St Helena - St Helena - Friends of St Helena
When St Helena’s was discovered, it was covered with unique indigenous vegetation, such as a remarkable cabbage tree species. The island's hinterland must have been a thick tropical forest but the coastal areas were likely also quite green. The contemporary landscape is very different with widespread bare rock in the lower areas, however inland it is green, mainly because of introduced vegetation. There are no indigenous land mammals, but cattle, cats, dogs, donkeys, goats, mice, rabbits, rats and sheep have been introduced, and native species have been adversely affected as a result. The significant change in landscape must be linked to these introductions. As a result, the string tree (Acalypha rubrinervis) and the St Helena olive (Nesiota elliptica) are now extinct, and many of the other endemic plants are threatened with extinction.
There are several rocks and islets off the coast, including: Castle Rock, Speery Island, the Needle, Lower Black Rock, Upper Black Rock (South), Bird Island (Southwest), Black Rock, Thompson's Valley Island, Peaked Island, Egg Island, Lady's Chair, Lighter Rock (West), Long Ledge (Northwest), Shore Island, George Island, Rough Rock Island, Flat Rock (East), the Buoys, Sandy Bay Island, the Chimney, White Bird Island and Frightus Rock (Southeast), all of which are within one kilometre (0.62 miles) of the shore.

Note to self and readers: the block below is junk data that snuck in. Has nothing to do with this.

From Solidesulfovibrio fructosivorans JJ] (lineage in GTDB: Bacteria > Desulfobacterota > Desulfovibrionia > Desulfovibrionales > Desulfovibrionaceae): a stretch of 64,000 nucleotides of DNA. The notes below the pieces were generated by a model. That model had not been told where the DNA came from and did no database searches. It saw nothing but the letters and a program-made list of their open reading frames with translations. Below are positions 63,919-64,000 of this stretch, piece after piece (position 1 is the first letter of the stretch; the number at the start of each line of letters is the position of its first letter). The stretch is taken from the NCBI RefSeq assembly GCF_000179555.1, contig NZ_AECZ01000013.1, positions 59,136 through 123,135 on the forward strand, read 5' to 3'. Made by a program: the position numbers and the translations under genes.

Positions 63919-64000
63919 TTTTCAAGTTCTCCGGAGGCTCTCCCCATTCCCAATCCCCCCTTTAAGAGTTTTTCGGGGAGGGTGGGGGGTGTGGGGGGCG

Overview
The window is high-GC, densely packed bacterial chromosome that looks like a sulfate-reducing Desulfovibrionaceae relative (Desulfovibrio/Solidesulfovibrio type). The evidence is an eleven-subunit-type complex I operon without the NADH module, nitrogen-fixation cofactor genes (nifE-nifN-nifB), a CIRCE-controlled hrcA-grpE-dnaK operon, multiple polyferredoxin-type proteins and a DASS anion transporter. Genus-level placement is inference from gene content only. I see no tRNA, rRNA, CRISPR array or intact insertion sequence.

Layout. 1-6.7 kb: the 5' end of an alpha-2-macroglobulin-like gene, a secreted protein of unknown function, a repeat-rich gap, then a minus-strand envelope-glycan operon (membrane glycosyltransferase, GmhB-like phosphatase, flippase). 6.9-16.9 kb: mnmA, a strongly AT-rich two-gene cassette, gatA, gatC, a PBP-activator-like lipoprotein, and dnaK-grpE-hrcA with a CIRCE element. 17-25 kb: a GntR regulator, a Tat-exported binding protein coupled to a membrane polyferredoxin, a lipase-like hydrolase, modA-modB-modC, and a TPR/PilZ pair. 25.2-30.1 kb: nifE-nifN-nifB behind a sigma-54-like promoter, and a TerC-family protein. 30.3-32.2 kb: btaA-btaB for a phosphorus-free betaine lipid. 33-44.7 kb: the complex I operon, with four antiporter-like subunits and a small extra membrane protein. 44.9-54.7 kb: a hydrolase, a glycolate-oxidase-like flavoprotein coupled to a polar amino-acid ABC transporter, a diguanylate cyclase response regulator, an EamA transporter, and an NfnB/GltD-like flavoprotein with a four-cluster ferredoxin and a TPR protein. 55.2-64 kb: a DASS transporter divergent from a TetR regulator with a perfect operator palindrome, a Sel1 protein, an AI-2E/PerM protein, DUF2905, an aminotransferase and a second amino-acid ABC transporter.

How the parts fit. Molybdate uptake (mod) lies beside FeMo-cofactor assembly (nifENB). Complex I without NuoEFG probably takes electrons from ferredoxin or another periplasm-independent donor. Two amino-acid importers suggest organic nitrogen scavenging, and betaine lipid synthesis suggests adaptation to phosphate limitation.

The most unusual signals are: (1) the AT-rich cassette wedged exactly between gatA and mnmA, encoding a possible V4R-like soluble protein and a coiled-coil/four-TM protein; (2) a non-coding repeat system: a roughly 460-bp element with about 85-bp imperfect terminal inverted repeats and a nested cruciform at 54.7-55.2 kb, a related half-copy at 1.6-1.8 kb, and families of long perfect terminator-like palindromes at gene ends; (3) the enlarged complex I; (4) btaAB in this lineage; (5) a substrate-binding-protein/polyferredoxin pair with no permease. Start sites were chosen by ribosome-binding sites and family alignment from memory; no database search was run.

Uninhabited when first found by the Portuguese in 1502, Saint Helena was garrisoned by Britain during the 17th century (to be utilised as a refreshment station for ships going to and from the East). It gained fame as the place of Napoleon Bonaparte's exile, from 1815 until his death in 1821, but its importance as a port of call declined after the opening of the Suez Canal in 1869. Saint Helena has three smaller dependencies: Ascension Island is the site of a US Air Force auxiliary airfield; Tristan da Cunha has a very small community reliant on fishing for income; Gough Island has a meteorological station.
Saint Helena's most well-known resident, of course, was Napoleon, who was sent there by the British. Apparently Elba was not far enough away. He died there, and you can visit his amazing gravesite in a flower-laden glade, but his remains were exhumed and are now at Les Invalides in Paris. You can visit his two residences on the island. He stayed at The Briars for about two months, and lived the rest of his life in a respectable house in Longwood. Both can be visited by appointment.